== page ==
In fact, I’ll give only cursory attention to the monument mentioned because searching for more information on it led me down a path that with liberal use of unnecessary words will in itself be a blog.
See. I’ve already written 115 words without getting to the point. But I digress. But you knew that.
The monument that I wanted to research was the Sheepeater Monument. That monument, which I’ll tell you about in another post, was located near where Big Creek runs into the Salmon River. It’s a story worthy of a blog post, which I have already promised.
But today’s post, the one you’re reading, which has now run to 191 words without even approaching its subject, is about a “monument” I found while trying to do a little research on the aforementioned Sheepeater Monument.
Breaking out my copy of the trusty internet I did a Google image search for Sheepeater Monument, Idaho. What came up was an oddly shaped rock. It was actually more of a hoodoo which, now that the little ones have nodded off, I can proceed to describe.
The hoodoo in question, which was sometimes called Sheepeater’s Monument, is, as technical jargon would have it, really, really tall. I found a reference that said 70 feet. I don’t know. Photos show it towering over nearby trees. It is undeniably… let’s say tree-like, in that it is tall and narrow, but without the limbs one would usually find on a tall pine. A pole then. It’s like a pole. Eons ago some force, probably water followed later by wind, wore away layers of rock around it leaving a shaft of rock. And, to top it off, there is a large boulder resting impossibly on the summit of the hoodoo.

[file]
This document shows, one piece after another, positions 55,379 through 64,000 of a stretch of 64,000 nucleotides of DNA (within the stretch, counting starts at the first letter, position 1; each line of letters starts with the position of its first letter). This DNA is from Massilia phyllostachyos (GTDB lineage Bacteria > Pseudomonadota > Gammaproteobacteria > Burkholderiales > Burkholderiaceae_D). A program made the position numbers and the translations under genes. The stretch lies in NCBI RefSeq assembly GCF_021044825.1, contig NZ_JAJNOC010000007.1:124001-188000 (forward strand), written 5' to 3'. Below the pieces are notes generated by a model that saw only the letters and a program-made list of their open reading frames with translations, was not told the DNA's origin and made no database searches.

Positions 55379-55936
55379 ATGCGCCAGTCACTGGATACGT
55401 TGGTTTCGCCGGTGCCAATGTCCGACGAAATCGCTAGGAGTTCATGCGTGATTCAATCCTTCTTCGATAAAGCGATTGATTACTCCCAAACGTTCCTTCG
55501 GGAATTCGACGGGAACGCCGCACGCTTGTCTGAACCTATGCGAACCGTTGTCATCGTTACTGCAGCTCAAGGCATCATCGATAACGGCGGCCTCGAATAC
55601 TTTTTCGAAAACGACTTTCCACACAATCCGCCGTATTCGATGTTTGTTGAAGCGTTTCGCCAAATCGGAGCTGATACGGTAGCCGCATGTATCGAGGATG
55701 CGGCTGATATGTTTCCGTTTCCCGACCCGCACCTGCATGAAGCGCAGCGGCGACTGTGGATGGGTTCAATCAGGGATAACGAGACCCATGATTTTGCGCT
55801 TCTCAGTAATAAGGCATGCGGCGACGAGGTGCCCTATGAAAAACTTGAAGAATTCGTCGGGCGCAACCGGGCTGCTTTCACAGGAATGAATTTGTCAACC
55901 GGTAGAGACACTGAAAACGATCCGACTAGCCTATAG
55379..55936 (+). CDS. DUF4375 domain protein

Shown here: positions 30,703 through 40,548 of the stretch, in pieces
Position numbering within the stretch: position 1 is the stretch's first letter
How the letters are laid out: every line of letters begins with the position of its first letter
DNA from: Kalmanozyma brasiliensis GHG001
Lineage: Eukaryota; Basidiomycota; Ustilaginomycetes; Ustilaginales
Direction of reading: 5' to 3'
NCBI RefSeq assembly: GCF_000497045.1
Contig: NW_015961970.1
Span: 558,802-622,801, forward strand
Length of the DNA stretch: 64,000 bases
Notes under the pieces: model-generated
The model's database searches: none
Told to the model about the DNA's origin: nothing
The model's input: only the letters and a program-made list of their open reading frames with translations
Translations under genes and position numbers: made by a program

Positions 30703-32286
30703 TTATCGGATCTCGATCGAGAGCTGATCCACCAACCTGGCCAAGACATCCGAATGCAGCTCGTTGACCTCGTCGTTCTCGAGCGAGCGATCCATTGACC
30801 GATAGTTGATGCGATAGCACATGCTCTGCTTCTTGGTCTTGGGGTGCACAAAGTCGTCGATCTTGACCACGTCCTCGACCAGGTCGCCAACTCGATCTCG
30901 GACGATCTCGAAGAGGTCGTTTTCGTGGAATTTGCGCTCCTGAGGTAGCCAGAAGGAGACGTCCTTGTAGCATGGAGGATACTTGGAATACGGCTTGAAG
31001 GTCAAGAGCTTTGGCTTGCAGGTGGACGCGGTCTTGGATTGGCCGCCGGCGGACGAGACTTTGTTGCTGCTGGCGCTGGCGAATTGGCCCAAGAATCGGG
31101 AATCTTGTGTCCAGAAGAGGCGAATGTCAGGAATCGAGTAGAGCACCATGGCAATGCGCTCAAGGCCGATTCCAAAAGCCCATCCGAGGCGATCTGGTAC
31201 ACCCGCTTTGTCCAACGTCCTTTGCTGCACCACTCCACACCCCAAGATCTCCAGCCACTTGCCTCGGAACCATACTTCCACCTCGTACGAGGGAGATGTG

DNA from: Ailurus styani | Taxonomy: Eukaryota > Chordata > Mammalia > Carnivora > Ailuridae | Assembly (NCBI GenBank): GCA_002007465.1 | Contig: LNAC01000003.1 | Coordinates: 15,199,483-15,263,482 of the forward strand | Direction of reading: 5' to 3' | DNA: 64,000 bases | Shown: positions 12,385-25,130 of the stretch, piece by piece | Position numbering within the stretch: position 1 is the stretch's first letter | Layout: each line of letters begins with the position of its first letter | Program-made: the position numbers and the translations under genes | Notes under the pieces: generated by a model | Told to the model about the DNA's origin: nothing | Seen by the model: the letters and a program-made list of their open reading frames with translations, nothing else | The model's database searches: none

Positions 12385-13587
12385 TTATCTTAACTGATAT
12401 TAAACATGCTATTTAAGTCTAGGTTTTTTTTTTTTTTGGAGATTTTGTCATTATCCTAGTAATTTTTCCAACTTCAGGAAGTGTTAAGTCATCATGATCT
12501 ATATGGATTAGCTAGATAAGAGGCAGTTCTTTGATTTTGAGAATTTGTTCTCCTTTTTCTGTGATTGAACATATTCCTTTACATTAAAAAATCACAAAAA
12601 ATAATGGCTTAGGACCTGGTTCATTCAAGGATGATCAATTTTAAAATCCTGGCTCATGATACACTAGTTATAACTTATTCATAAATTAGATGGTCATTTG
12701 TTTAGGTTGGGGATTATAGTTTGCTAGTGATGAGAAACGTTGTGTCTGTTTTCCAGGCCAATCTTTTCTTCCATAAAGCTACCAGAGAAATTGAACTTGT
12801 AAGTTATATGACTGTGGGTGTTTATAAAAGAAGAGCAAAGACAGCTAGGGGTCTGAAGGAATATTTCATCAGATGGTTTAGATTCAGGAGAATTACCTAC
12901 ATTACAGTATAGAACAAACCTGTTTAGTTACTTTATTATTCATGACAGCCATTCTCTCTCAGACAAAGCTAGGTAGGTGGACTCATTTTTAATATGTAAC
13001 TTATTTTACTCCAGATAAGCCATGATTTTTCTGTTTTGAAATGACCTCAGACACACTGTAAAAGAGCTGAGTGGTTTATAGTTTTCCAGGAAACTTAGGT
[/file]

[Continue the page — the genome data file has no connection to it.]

The formation has had some colorful names that I will leave up to you to imagine. It has a smaller pair of hoodoo companions nearby. This grouping of rude rocks at the head of Monumental Creek in Valley County is apparently why the creek is called that. We can be thankful for this unusual display of modesty on the part of the person who named it.
Photos of the formation are rare for a couple of reasons. The site is a bit challenging to find and hike to and getting the entire formation in a shot requires some clever positioning by the photographer. Alas, I did find one photo that may show the formation without its signature boulder on top. Say it isn’t so. Really. Let me know if you have recent, first-hand knowledge of the hoodoo. Rock or no rock, we await the revelation.